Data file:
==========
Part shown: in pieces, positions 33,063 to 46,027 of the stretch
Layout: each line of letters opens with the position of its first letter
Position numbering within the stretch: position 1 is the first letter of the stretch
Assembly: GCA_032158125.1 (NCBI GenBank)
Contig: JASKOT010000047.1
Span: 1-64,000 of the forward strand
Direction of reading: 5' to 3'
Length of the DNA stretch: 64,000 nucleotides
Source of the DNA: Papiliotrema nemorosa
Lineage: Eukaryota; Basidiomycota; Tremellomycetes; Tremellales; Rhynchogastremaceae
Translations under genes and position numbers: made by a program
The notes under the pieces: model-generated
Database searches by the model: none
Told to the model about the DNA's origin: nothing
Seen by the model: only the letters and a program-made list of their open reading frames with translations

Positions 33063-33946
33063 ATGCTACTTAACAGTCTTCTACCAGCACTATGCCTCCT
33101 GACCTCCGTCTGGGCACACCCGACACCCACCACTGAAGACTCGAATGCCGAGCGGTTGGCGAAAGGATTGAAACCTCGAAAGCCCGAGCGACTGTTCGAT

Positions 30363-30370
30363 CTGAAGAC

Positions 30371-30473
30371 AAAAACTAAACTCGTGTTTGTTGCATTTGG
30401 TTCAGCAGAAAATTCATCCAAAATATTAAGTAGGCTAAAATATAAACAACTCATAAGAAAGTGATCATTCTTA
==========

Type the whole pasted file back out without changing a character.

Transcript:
Part shown: in pieces, positions 33,063 to 46,027 of the stretch
Layout: each line of letters opens with the position of its first letter
Position numbering within the stretch: position 1 is the first letter of the stretch
Assembly: GCA_032158125.1 (NCBI GenBank)
Contig: JASKOT010000047.1
Span: 1-64,000 of the forward strand
Direction of reading: 5' to 3'
Length of the DNA stretch: 64,000 nucleotides
Source of the DNA: Papiliotrema nemorosa
Lineage: Eukaryota; Basidiomycota; Tremellomycetes; Tremellales; Rhynchogastremaceae
Translations under genes and position numbers: made by a program
The notes under the pieces: model-generated
Database searches by the model: none
Told to the model about the DNA's origin: nothing
Seen by the model: only the letters and a program-made list of their open reading frames with translations

Positions 33063-33946
33063 ATGCTACTTAACAGTCTTCTACCAGCACTATGCCTCCT
33101 GACCTCCGTCTGGGCACACCCGACACCCACCACTGAAGACTCGAATGCCGAGCGGTTGGCGAAAGGATTGAAACCTCGAAAGCCCGAGCGACTGTTCGAT

Positions 30363-30370
30363 CTGAAGAC

Positions 30371-30473
30371 AAAAACTAAACTCGTGTTTGTTGCATTTGG
30401 TTCAGCAGAAAATTCATCCAAAATATTAAGTAGGCTAAAATATAAACAACTCATAAGAAAGTGATCATTCTTA